Wednesday, May 1, 2013

Melanoma Awareness 101

You may think you understand melanoma…that you are “aware” of melanoma.  I’d be willing to bet that most folks feel this way because a “friend/relative had a melanoma removed by a dermatologist, which left a big scar.  He seems to be okay now.”  If this is your case, you are not aware of melanoma.  Are you aware that your friend/relative has a 30% chance of melanoma returning, and probably to a more serious level of cancer?  Are you aware that melanoma KILLS one American every hour on average?  Are you aware that melanoma is the MOST COMMON cancer for young adults age 25 to 29?  Knowing these facts is only the first step of awareness.  To be truly aware, you need to understand the PDE of Melanoma…Prevention, Detection and Elimination.

Melanoma is statistically and medically linked to UV radiation.  While exposure to these rays is not the only cause for melanoma, it is a primary factor in 86% of all melanoma cases, and one that’s very preventable.  The general rules to protect you from UV rays are:

·         Wear sunscreen.  Use an SPF of 30.  Remember that no sunscreen is waterproof or sweat proof, so reapply every 2 hours!  And make sure to apply A LOT of sunscreen…a small dab will simply not do.

·         Wear protective clothing.  While long sleeves and long pants are not comfortable in the hot summer, there is clothing that provides a UV protection factor (UPF).  Search for UPF Clothing on Google to find various suppliers such as UVSkinz and Coolibar.

·         Wear a hat.  Make it a floppy or wide-brimmed hat to protect the entire head and neck from all angles.  A baseball cap will help, but make sure to cover the neck and ears with sunscreen!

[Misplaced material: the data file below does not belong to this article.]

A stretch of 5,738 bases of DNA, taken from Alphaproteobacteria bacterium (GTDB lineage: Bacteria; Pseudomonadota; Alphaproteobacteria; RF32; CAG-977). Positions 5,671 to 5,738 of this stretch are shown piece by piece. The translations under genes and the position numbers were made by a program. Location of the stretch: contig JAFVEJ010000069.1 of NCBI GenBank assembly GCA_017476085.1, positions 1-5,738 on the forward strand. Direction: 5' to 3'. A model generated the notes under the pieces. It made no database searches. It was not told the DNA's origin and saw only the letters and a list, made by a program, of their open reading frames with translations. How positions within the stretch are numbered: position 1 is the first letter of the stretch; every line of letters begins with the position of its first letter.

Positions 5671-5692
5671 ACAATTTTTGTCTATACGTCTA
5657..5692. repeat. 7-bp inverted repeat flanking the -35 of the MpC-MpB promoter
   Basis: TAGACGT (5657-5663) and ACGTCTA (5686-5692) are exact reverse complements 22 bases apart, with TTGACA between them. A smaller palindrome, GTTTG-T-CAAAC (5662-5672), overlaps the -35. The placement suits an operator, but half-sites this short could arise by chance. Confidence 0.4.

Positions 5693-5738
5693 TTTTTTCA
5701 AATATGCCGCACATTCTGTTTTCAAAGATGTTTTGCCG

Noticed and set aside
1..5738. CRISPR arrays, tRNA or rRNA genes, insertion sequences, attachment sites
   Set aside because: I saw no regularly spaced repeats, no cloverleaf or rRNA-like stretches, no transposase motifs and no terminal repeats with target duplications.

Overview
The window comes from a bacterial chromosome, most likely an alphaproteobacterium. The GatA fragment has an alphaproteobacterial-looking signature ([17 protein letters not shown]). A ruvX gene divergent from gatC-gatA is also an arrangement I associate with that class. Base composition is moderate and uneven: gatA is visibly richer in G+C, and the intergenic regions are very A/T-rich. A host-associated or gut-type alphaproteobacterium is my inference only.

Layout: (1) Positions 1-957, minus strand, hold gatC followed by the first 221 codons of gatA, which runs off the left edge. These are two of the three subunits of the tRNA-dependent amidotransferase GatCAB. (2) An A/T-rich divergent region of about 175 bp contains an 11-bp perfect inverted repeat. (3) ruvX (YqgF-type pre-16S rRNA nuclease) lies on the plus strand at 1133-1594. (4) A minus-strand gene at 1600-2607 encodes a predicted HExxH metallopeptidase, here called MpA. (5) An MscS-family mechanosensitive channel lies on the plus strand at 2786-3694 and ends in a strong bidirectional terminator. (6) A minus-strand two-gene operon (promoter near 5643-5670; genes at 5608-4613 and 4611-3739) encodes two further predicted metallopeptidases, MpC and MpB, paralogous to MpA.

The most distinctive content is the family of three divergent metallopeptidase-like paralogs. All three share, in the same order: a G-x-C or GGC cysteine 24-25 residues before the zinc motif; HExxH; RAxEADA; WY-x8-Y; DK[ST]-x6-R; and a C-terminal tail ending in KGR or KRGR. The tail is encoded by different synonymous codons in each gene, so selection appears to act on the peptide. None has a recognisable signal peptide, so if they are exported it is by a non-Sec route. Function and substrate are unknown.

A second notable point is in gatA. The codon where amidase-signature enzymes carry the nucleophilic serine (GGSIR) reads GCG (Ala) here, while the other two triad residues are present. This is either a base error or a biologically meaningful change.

·         Wear sunglasses with proper UV protection.  Melanoma can occur in places besides the skin, such as the eyes.  Were you aware of that?

·         Stay in the shade!  When visiting a pool or beach, find an umbrella.  At the park?  Sit under a tree or shelter.  Don’t shun the sun, but seek shade to protect your skin.

·         Stay out of the sun during peak hours.  The sun is at its brightest (therefore emits the most UV rays) between 10AM and 4PM.  One rule of thumb…if your shadow is shorter than your height, the sun’s rays are at its most intense.  Try to do outdoor activities in the morning or late afternoon.

·         Avoid tanning salons at all costs.  Tanning beds emit the most harmful UV rays at higher doses.  There are no true health benefits to tanning beds despite what the tanning industry might claim.  Read here for more info about “healthy claims” of tanning salons. 

As stated, not all melanoma can be attributed to UV radiation.  There is evidence that melanoma can be linked to family history.  For uncontrollable risk factors, please check this link.  Knowledge of your risk factors is as much prevention as sunscreen.

This is probably the most important factor of melanoma awareness.  Are you aware that you’d have a survival rate of 97% if your dermatologist found melanoma on you at Stage 1 or 0?  Those are pretty good odds of survival.  But are you aware that your survival rate plummets to a frightening 15% or lower when diagnosed at Stage 4?